ISSN: 0041-3216

ISSN: 0041-3216 (Online), 0041-3216 (Print)
Volume 71 Number 1
Research Papers
The effect of leucaena supplementation on the feeding value of chick pea (Cicer arietinum L.) haulm to sheep
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Twenty young intact Menz-type male sheep were assigned to four levels of leucaena (Leucaena leucocephala cv. Peru) supplementation to chick pea haulm fed ad libitum: 0 (treatment A), 100 (B), 200 (C), and 300 (D) g day-1 head-1 . Water and mineral lick were offered free choice. Dry matter digestibility, intake, body weight gain, N balance, rumen ammonia concentration, and molar proportions of volatile fatty acids (VFA) were determined. Body weight gains increased from 59 to 87 g day-1 with increased leucaena leaf supplementation. Digestibility increased by 7 .0, 6.6, and 9.6 percentage units over the control diet when leucaena was offered at levels of 100, 200, and 300 g head-1 day-1, respectively. The concentrations of ammonia with treatments C and D were consistently higher than 20 mg 100-ml-1 of rumen fluid at all times, but this high ammonia level was observed with treatment B only at 4 h after feeding. The optimum VFA production time was delayed with more than 200 g of leucaena leaf and the total VFA production declined when more than 100 g was fed. However, the rate of protein and carbohydrate degradation seemed to be better synchronized in treatment B than in C and D. The rate of protein degradation was faster than carbohydrate with treatments C and D. The percentages of N retained were similar for the supplemented groups, despite differences in apparently absorbed N and in dietary N concentration. This suggests insufficient energy (glycogenic substances) supply for efficient retention of N in the rumen and at tissue level. It is suggested that split feeding of leucaena leaf hay at the 200-g and 300-g levels might lead to more efficient utilization of chick pea haulm, or additional energy supplementation may be required at the higher levels of leucaena supplementation.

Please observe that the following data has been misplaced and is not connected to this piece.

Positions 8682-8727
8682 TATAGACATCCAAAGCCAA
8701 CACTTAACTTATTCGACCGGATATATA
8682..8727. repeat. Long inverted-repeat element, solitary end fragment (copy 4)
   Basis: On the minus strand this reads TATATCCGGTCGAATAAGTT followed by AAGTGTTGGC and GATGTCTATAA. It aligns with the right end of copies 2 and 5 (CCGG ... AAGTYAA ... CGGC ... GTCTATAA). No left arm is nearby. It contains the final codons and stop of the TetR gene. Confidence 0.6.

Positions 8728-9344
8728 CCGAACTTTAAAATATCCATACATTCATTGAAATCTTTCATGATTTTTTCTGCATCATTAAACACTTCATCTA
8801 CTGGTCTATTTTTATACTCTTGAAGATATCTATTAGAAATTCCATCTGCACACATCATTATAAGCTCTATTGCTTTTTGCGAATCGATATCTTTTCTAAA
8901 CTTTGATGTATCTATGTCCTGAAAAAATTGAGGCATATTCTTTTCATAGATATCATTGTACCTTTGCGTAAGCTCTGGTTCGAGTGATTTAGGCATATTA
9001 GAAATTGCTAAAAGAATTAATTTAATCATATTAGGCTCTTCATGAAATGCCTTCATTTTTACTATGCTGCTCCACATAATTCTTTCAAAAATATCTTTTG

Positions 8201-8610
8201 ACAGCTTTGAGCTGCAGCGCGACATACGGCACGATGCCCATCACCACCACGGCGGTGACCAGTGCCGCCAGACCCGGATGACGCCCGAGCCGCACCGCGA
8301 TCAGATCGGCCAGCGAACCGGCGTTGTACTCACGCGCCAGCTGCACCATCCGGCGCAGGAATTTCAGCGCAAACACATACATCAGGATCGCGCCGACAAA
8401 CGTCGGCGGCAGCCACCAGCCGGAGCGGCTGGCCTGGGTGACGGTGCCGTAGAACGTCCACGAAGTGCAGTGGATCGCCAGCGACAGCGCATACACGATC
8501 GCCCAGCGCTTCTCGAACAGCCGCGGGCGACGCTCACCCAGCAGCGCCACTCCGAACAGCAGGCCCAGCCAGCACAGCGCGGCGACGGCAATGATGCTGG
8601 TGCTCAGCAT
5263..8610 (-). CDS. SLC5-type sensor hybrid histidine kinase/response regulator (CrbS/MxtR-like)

Keywords: Chick pea haulm; Leucaena; Digestibility; Body weight change; Nitrogen balance; Ammonia; Volatile fatty acids